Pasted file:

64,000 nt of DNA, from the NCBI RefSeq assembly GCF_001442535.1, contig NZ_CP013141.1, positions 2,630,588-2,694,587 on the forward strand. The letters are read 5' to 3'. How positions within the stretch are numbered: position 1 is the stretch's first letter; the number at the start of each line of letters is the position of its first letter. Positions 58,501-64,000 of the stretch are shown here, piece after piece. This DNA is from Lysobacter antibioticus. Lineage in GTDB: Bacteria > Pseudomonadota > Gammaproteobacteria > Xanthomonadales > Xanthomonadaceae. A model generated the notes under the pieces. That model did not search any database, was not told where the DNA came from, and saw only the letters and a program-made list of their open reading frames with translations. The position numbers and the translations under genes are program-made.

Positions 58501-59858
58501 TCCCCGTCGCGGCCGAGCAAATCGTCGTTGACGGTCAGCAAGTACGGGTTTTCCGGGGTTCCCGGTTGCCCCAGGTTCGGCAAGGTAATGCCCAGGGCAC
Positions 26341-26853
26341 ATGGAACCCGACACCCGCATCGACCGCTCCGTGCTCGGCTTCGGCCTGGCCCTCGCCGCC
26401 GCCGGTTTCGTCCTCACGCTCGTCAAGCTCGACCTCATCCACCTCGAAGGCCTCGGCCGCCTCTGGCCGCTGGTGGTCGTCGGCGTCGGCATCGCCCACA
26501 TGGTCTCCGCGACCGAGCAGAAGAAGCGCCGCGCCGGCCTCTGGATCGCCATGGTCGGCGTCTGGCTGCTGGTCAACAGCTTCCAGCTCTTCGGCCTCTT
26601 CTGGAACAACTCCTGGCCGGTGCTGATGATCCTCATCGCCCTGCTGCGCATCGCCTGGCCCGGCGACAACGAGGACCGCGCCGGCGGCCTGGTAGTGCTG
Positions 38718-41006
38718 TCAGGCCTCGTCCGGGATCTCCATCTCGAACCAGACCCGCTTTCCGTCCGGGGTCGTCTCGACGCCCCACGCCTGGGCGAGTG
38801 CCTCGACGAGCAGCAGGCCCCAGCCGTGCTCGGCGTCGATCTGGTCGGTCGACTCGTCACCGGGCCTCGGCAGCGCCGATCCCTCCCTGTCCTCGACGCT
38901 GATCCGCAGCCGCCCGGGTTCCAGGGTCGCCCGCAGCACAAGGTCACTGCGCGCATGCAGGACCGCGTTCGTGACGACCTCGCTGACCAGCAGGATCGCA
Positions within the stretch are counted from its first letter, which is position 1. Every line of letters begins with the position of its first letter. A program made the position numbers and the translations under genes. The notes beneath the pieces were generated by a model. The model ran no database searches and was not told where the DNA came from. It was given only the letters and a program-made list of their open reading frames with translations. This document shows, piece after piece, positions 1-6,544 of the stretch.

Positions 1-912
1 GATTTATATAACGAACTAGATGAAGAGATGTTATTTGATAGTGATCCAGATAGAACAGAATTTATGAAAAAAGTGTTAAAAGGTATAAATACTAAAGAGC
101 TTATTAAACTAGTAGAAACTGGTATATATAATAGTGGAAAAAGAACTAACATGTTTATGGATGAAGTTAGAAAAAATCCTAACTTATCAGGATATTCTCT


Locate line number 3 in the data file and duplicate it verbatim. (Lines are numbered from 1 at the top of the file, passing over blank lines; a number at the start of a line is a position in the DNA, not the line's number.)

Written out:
58501 TCCCCGTCGCGGCCGAGCAAATCGTCGTTGACGGTCAGCAAGTACGGGTTTTCCGGGGTTCCCGGTTGCCCCAGGTTCGGCAAGGTAATGCCCAGGGCAC